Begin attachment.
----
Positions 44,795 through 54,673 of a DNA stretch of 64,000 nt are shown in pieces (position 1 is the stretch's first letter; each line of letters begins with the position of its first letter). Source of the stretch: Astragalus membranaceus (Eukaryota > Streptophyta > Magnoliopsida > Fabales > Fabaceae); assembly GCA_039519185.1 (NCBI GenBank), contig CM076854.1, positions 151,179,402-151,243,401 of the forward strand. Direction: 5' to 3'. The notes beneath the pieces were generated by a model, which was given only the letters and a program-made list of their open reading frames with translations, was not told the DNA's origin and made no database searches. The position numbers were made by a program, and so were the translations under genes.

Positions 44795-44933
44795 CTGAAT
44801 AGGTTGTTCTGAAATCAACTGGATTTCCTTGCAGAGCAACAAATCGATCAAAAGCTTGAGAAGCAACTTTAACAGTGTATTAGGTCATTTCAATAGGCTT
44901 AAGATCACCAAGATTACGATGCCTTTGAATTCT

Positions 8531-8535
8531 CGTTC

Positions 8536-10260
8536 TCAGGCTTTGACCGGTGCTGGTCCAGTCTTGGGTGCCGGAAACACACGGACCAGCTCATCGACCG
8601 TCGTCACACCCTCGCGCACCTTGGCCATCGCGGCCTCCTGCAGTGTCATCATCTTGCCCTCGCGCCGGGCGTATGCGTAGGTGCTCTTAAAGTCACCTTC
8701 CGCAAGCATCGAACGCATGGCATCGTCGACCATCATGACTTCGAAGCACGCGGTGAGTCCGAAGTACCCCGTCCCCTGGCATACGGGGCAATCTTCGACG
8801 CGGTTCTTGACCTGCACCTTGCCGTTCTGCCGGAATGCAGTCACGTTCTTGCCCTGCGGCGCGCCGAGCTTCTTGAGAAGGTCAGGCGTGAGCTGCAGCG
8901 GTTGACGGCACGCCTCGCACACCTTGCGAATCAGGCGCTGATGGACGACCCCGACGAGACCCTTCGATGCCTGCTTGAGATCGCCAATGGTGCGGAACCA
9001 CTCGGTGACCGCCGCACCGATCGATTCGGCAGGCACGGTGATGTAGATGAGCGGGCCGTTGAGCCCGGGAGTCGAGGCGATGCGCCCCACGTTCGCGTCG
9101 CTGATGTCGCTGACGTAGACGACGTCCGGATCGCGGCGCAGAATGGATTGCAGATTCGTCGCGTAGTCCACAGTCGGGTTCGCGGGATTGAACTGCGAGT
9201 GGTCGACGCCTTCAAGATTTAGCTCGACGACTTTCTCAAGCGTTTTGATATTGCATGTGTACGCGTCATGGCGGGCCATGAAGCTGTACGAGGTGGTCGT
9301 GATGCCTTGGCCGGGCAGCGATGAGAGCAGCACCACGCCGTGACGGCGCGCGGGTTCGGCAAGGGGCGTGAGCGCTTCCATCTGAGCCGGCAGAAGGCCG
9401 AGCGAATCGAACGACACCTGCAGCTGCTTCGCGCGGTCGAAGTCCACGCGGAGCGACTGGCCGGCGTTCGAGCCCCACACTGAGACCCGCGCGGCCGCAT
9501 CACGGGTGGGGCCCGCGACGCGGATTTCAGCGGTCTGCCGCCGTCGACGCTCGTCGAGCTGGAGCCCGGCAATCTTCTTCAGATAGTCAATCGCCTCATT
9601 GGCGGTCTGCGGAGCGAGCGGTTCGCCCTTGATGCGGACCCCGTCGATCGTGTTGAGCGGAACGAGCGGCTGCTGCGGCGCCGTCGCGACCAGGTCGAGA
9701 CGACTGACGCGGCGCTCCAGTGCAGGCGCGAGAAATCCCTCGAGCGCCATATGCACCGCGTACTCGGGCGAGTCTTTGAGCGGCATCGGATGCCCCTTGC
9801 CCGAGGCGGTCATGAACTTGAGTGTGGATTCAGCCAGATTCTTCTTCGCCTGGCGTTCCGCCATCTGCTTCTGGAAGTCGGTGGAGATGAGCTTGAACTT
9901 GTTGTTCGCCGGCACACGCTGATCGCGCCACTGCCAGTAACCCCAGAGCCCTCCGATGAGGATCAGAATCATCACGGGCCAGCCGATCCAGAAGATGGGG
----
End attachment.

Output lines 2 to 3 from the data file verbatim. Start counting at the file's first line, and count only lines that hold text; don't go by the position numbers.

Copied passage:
Positions 44795-44933
44795 CTGAAT